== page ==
The accelerators which provide the improvement of the present invention are compounds of cobalt, iron and manganese such as the salts, oxides, hydroxides and acetates of these metals. The latter compounds are usually employed with an equivalent amount of hydrogen iodide, i.e., two parts HI per part of acetate. Suitable metal compounds include, for example, ferrous and ferric chlorides, ferrous and ferric bromides, ferrous and ferric iodides, ferrous and ferric oxides, ferrous and ferric hydroxides, cobaltous and cobaltic bromides, cobaltous and cobaltic iodides, manganous and manganic iodides, manganous and manganic bromides, manganous and manganic acetates, cobaltous and cobaltic oxides, and the like.
Only minor amounts of the accelerator are required. Depending upon the initial concentration of water in the reaction mixture, the concentration of accelerator may range from as low as 0.001 molar to an upper limit which is determined only by the solubility of the accelerator in the reaction medium. Preferably, however, a molar concentration in the reaction from about 0.005 to 0.1 is maintained. The accelerators are always effective in reactions wherein the molar concentration of water is less than 6. At water concentrations greater than 6 molar, the same metal compounds may accelerate or retard the reaction depending upon iodine concentration.
The accelerator may be introduced into the reaction in any convenient manner. It may be added separately to the reactor, with any of the feed materials, or it may be introduced in the catalyst solution or reaction medium. Preferably, it is added with the catalyst solution.
The invention is illustrated in the following example which, however, is not to be construed as limiting it in any manner whatsoever.
A one-liter Hastelloy-B autoclave equipped with a mechanical agitator serving as a reactor was flushed with carbon monoxide (CO). The reactor was charged with a solution of rhodium carbonyl iodide complex, water, ethyl iodide and propionic acid employed as a reaction medium and when used, a minor amount of a compound of a metal selected from the group consisting of cobalt, iron and manganese dissolved in propionic acid. Initial liquid volume was about 400 ml with a rhodium concentration of 0.0005 molar and a total iodine concentration of 0.5 molar. The autoclave was blocked in and a sufficient amount of CO (0.18 mole) was charged to provide a partial pressure of this reactant of about 100 psi at reaction conditions. The autoclave was heated with stirring (1215 rpm) to a reaction temperature of 185° C. and sufficient ethylene was then admitted to provide a partial pressure of this reactant at reaction conditions of 200 psi. A 1:1 molar mixture of CO and ethylene was then fed into the reactor from a gas reservoir to maintain constant pressure in the reactor. Rate of reaction was determined from the rate of pressure drop in the CO-ethylene feed gas reservoir, the reservoir volume and predetermined pressure-mole factors for the feed gases. Calculated results presented in the table below clearly demonstrate the increase in reaction rate effected by the inclusion of the metal compound in the reaction.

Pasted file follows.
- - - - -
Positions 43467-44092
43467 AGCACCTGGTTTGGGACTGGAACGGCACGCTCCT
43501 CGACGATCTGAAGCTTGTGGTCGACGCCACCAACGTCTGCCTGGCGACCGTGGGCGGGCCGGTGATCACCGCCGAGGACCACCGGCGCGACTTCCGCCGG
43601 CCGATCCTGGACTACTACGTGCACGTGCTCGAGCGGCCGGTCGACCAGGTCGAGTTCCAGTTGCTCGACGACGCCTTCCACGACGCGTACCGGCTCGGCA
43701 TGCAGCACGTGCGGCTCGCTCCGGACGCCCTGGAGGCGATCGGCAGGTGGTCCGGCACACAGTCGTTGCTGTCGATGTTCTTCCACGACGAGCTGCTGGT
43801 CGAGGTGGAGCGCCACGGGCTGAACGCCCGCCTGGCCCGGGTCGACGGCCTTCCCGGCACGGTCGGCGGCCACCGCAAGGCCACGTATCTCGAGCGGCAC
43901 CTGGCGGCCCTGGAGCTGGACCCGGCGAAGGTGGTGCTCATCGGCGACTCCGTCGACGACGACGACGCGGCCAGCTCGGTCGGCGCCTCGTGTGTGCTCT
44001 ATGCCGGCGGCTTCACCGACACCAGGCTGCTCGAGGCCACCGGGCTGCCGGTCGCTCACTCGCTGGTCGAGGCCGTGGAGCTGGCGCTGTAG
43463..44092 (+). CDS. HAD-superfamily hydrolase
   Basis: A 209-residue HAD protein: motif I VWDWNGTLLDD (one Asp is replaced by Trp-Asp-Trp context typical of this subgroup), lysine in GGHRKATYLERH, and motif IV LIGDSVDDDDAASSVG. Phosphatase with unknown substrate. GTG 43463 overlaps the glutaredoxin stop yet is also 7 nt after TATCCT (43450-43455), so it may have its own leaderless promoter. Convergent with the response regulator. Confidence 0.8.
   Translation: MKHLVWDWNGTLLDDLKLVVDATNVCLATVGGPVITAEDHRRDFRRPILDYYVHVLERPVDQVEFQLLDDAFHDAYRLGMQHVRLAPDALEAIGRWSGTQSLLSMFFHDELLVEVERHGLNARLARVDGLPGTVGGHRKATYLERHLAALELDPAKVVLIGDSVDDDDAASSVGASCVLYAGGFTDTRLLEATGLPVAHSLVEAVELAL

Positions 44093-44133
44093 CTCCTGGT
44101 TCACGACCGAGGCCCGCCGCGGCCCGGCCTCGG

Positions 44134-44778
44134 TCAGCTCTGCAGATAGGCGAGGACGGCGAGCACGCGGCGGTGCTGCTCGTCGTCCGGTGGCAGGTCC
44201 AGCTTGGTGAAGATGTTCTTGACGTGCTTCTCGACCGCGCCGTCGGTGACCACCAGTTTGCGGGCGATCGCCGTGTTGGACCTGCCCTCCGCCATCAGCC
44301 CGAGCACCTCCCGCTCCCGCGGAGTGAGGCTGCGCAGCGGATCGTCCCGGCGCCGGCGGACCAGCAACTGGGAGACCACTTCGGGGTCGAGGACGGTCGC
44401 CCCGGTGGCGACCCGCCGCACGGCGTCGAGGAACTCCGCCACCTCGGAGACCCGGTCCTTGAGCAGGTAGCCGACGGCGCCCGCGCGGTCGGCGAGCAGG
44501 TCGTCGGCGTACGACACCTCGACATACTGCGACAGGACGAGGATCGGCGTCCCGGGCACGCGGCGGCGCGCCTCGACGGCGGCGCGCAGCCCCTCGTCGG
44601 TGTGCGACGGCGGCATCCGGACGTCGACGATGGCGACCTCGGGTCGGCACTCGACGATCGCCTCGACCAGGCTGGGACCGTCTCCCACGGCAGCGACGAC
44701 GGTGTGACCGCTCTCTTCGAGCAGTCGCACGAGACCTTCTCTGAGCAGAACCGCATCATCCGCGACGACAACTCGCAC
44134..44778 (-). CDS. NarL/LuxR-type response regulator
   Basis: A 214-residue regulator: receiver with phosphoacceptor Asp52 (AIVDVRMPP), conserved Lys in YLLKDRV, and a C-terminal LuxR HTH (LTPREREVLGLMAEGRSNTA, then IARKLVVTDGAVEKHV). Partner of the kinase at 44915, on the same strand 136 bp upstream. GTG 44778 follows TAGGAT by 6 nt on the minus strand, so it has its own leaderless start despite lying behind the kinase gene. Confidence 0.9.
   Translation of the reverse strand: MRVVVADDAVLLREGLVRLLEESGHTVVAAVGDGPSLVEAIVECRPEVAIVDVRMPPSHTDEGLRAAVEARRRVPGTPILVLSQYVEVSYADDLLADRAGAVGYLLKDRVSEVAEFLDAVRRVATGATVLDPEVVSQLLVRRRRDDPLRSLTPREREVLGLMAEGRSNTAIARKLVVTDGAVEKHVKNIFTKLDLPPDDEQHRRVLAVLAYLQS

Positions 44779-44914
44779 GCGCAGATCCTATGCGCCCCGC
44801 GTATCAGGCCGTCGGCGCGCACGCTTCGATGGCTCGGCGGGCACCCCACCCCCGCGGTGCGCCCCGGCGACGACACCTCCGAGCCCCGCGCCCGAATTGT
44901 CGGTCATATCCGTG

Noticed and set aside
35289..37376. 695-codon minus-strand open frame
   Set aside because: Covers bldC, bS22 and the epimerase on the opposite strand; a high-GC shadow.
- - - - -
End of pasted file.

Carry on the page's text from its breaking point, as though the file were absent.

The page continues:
______________________________________ Calculated H2 O During MetalInitial Rate AdditiveH2 O Conc. Calc. Metal Conc. RateRun (Moles/l) (Moles/l) Additive (Moles/l) Moles/l/hr______________________________________1 1.7 1.2-0.8 None -- 6.62 " " FeI2 0.01 9.93 3.7 3.2-2.7 None -- 4.04 " " FeI2 0.01 6.05 " " CoI2 0.01 7.26 " " MnI2 0.01 6.07 5.7 5.2-4.7 None -- 4.48 " 5.1-4.5 FeI2 0.01 5.19 " 5.1-4.6 CoI2 0.01 6.2______________________________________